We need not decide whether we must apply federal law or state substantive law independently on these issues, since we find no conflict between them. See United States v. Yazell, 382 U.S. 341, 356-57, 86 S.Ct. 500, 508-09, 15 L.Ed.2d 404 (1966); United States v. Beardslee, 562 F.2d 1016, 1020-22 (6th Cir. 1977), cert. denied, 439 U.S. 833, 99 S.Ct. 113, 58 L.Ed.2d 128 (1978); cf. United States v. Conrad Publishing Co., 589 F.2d 949, 953 (8th Cir. 1978) (federal law, based on the U.C.C. as its source in commercial transactions, controls but adopts state substantive law for SBA foreclosure auction). See generally P. Bator, P. Mishkin, D. Shapiro & H. Wechsler, Hart & Wechsler's The Federal Courts and the Federal System 775 & n. 6 (2d ed. 1973)
The guaranty agreement provided that Bass "waives any * * * notice of * * * nonpayment (of) * * * any obligation of any party at any time comprised in the collateral."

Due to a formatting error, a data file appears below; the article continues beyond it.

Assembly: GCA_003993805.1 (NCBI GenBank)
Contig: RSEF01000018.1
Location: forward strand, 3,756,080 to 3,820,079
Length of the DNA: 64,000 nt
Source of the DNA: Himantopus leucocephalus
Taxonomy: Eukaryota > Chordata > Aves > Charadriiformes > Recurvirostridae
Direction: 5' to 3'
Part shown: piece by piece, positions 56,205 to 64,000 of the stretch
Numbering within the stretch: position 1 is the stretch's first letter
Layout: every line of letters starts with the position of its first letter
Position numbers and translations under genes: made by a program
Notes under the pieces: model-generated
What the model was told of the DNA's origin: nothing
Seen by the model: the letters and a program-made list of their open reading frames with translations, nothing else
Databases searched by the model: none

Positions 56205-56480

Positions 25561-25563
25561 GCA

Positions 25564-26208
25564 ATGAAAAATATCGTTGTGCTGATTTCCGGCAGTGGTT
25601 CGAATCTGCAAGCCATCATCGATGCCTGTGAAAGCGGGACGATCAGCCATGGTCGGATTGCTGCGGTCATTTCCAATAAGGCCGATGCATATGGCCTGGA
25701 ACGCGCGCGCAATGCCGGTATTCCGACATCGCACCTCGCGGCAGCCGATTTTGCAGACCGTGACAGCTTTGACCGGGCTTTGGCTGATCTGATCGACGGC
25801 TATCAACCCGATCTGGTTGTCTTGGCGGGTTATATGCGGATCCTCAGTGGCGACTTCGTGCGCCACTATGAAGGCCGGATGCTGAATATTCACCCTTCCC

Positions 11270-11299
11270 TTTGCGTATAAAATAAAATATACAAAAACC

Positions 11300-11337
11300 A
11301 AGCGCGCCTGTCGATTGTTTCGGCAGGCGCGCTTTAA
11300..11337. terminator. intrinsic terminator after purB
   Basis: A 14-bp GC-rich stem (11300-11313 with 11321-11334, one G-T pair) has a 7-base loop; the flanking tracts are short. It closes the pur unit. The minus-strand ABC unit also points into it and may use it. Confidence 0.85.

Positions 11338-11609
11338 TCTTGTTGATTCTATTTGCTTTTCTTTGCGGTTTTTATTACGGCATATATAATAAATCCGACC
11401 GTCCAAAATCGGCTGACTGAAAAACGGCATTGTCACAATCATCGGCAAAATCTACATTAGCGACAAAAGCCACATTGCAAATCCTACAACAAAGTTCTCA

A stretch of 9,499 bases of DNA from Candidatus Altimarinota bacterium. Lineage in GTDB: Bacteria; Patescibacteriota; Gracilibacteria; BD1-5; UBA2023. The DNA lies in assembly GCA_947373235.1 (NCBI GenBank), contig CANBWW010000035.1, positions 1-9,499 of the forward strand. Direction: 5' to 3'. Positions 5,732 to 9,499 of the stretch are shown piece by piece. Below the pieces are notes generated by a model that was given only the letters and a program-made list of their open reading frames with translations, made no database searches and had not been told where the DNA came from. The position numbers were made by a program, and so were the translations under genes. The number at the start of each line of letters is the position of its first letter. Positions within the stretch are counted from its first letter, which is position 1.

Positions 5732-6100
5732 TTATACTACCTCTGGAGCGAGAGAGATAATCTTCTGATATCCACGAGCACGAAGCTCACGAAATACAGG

In his argument on this issue, Bass relies heavily upon the case of United States v. Fyles, 253 F.Supp. 386 (D.Vt.1965), which held generally that the SBA had a duty to notify guarantors of a corporate loan when the insurance lapsed. Fyles, however, is distinguishable in two important ways. First, the guarantors had ceased to have any business connection with the corporation for a period of over a year before the time the insurance lapsed. Second, there is no explicit note, security agreement, or guaranty agreement referred to in Fyles which explicitly contracted away any common-law duty to insure or notify the guarantors of the lapse. In the present case, Bass was secretary of Immanuel, continuing in that capacity throughout the entire period. Notice of the lapse was given to Collins in behalf of Immanuel. Commercial could presume that adequate notice was given to the corporation and the personal guarantors. In addition, the agreement, signed by Immanuel, Bass, and Collins, explicitly contracted away any common-law duty on the part of Commercial. See Commerce Union Bank v. May, 503 S.W.2d 112, 118 (Tenn.1973)